2004 to 2005,[14] with that of the Extraordinary Courts in Cambodia, which were budgeted at just short of U.S.$19 million per year, the Special Court in Sierra Leone, which cost U.S.$16 million per year, and the ICTY and ICTR, which each have an annual budget of about U.S.$100 million.[15] The impact of this ‘justice on the cheap’[16] (combined with poor management and planning) could be seen in a range of critical areas.[17] There were, for example, inadequate resources for translation, and it was not unusual for judges to translate for themselves or for a chain of translations to take place that greatly increased inaccuracies.[18] Witness protection was neglected, and, as Cohen observed, witnesses and victims travelling to Dili sometimes rode in the same minibus as the accused they were to testify against.[19] The Public Defenders Unit also suffered and, in its early stages, was staffed entirely by local defense lawyers, most of whom were recent law graduates with no prior litigation experience.[20] Resources for public outreach were also sorely lacking, and the fact that trials were not publicised had critical consequences for public perceptions of the Serious Crimes Process. Another limitation of the Serious Crimes Process was the narrow investigations and prosecutorial strategy adopted by the SCIU. Although it could theoretically investigate all serious crimes cases from 1975 until 1999, the SCIU focused its efforts on ten ‘priority cases’ from the 1999 period, in part because of its limited resources; this left untouched the bulk of cases from the pre-1999 period.

By early 2001, it was also clear that the UN had misjudged its decision to rely on Indonesia to prosecute suspects based in its territory. Although the Indonesian government eventually established an Ad Hoc Human Rights Court to prosecute Indonesians responsible for serious crimes in East Timor during 1999, the mandate of the tribunal was limited to the events that occurred between April and September and restricted to crimes committed in Dili, Liquica and Suai. The Indonesian Attorney General then limited the scope of the tribunal even further by announcing that attention would be given to only five specific cases.43 The promised trials were also repeatedly delayed.44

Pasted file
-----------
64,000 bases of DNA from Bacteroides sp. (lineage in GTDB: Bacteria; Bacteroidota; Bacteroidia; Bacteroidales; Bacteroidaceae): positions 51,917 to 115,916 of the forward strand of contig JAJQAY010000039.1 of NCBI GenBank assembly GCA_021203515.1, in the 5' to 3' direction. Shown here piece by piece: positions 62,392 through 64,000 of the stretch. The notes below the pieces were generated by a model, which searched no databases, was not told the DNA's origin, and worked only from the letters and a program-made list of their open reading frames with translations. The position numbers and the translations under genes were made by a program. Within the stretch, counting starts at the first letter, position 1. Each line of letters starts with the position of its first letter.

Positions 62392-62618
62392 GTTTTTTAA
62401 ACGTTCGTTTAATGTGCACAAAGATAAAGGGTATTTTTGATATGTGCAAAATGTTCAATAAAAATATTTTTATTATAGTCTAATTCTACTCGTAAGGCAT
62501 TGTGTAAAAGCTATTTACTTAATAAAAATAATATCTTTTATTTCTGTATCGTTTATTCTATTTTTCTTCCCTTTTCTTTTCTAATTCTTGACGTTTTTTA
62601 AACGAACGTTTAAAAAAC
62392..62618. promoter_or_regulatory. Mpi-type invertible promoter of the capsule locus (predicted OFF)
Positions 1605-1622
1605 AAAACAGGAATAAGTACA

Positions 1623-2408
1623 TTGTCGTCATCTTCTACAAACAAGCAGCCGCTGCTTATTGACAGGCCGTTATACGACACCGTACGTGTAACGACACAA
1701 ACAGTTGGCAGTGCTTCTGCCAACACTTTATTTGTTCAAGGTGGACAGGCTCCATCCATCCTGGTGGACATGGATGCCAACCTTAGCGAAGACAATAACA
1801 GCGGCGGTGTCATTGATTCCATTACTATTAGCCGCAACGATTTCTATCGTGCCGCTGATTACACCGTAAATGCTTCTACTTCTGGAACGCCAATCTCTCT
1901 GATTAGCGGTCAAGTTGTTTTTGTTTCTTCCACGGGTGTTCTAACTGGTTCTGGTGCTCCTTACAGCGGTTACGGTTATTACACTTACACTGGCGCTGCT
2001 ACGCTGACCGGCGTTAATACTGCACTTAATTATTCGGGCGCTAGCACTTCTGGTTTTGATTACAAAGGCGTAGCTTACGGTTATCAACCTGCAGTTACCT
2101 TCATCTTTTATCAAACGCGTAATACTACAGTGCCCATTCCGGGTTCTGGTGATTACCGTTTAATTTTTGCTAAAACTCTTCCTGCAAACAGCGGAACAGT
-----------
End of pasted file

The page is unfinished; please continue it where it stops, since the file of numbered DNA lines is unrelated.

In the climate of competing imperatives, the CAVR fared better than the Serious Crimes Process. Through its community-based CRP, the CAVR adjudicated almost 1,400 cases of minor crimes, while the nationwide truth-seeking process collected 7,669 statements across all thirteen districts of East Timor which were incorporated into its final report.45 These efforts were facilitated by significant donor funding, including from Japan, which contributed close to U.S.$1 million and the United Kingdom, which contributed approximately U.S.$931,300.46 Nonetheless, despite its considerable achievements, East Timorese perceptions of this institution were influenced by the lack of progress in the prosecution of serious crimes. Studies of participants’ views of the CAVR began to highlight dissatisfaction with the fact that only those perceived to be the ‘small fish’ had been required to atone for their acts (through the